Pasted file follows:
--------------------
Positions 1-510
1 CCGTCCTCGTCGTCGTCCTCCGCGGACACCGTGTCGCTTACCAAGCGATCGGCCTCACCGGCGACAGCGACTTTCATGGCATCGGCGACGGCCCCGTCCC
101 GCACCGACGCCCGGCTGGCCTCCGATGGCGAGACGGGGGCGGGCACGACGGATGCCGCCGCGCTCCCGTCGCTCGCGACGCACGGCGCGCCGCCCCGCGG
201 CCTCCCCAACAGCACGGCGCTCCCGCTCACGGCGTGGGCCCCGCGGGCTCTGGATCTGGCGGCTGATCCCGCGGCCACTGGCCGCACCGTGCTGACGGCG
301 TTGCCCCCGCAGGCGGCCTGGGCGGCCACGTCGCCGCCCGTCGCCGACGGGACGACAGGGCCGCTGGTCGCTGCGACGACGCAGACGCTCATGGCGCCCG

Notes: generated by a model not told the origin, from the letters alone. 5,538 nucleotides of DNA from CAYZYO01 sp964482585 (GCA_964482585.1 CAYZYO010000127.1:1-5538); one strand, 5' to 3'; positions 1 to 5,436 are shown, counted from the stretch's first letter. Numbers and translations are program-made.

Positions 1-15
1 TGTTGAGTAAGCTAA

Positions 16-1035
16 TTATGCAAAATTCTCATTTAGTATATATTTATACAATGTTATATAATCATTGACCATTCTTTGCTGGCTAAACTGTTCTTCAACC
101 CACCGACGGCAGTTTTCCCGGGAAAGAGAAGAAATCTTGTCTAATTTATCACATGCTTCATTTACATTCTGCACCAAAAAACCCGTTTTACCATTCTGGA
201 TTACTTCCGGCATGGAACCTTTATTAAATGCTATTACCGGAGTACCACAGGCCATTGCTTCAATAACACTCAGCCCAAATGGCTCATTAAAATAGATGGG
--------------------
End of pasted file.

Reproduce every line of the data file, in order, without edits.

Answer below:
Positions 1-510
1 CCGTCCTCGTCGTCGTCCTCCGCGGACACCGTGTCGCTTACCAAGCGATCGGCCTCACCGGCGACAGCGACTTTCATGGCATCGGCGACGGCCCCGTCCC
101 GCACCGACGCCCGGCTGGCCTCCGATGGCGAGACGGGGGCGGGCACGACGGATGCCGCCGCGCTCCCGTCGCTCGCGACGCACGGCGCGCCGCCCCGCGG
201 CCTCCCCAACAGCACGGCGCTCCCGCTCACGGCGTGGGCCCCGCGGGCTCTGGATCTGGCGGCTGATCCCGCGGCCACTGGCCGCACCGTGCTGACGGCG
301 TTGCCCCCGCAGGCGGCCTGGGCGGCCACGTCGCCGCCCGTCGCCGACGGGACGACAGGGCCGCTGGTCGCTGCGACGACGCAGACGCTCATGGCGCCCG

Notes: generated by a model not told the origin, from the letters alone. 5,538 nucleotides of DNA from CAYZYO01 sp964482585 (GCA_964482585.1 CAYZYO010000127.1:1-5538); one strand, 5' to 3'; positions 1 to 5,436 are shown, counted from the stretch's first letter. Numbers and translations are program-made.

Positions 1-15
1 TGTTGAGTAAGCTAA

Positions 16-1035
16 TTATGCAAAATTCTCATTTAGTATATATTTATACAATGTTATATAATCATTGACCATTCTTTGCTGGCTAAACTGTTCTTCAACC
101 CACCGACGGCAGTTTTCCCGGGAAAGAGAAGAAATCTTGTCTAATTTATCACATGCTTCATTTACATTCTGCACCAAAAAACCCGTTTTACCATTCTGGA
201 TTACTTCCGGCATGGAACCTTTATTAAATGCTATTACCGGAGTACCACAGGCCATTGCTTCAATAACACTCAGCCCAAATGGCTCATTAAAATAGATGGG